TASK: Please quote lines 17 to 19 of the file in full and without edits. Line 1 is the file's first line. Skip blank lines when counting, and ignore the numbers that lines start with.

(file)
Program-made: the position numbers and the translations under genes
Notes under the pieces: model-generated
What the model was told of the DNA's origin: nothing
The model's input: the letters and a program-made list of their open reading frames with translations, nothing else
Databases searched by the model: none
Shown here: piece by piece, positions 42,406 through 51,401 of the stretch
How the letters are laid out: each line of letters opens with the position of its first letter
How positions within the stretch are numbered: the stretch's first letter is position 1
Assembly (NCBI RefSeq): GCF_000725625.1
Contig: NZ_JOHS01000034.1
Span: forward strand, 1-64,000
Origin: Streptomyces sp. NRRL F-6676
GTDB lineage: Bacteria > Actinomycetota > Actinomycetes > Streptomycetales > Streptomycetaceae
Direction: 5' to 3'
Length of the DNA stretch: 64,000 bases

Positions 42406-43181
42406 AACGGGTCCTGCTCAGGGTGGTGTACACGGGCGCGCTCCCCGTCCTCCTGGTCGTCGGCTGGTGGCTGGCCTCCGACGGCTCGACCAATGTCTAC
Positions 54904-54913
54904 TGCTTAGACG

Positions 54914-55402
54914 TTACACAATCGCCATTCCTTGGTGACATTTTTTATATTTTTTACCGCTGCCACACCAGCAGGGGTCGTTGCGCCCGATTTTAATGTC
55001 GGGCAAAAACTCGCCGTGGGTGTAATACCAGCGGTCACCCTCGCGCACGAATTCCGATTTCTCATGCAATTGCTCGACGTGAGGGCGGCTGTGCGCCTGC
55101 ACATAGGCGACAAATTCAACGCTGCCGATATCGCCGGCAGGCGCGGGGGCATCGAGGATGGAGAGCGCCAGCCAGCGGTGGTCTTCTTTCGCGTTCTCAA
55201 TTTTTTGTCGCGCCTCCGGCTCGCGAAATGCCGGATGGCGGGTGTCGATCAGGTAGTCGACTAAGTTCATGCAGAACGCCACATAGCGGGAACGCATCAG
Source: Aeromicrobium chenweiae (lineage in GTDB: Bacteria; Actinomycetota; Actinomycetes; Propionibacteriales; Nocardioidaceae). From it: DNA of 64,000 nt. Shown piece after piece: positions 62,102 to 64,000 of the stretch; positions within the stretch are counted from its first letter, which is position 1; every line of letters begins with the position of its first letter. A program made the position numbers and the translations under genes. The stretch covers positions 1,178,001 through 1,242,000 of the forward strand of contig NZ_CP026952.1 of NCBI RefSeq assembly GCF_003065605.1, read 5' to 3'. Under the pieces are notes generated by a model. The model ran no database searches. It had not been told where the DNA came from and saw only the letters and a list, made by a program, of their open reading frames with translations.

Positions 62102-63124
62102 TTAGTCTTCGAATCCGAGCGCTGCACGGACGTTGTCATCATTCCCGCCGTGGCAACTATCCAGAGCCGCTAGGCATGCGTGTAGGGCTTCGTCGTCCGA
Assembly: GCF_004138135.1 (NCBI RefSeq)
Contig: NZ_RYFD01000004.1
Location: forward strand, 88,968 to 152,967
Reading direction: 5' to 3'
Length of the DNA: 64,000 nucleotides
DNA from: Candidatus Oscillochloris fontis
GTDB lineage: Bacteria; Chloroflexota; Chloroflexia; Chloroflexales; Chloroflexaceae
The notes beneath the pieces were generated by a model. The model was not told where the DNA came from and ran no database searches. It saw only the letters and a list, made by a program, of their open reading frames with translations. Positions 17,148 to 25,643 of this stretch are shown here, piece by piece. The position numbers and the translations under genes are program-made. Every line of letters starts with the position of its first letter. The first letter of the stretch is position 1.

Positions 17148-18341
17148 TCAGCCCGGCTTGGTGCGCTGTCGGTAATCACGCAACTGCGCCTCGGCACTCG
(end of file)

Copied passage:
42406 AACGGGTCCTGCTCAGGGTGGTGTACACGGGCGCGCTCCCCGTCCTCCTGGTCGTCGGCTGGTGGCTGGCCTCCGACGGCTCGACCAATGTCTAC
Positions 54904-54913
54904 TGCTTAGACG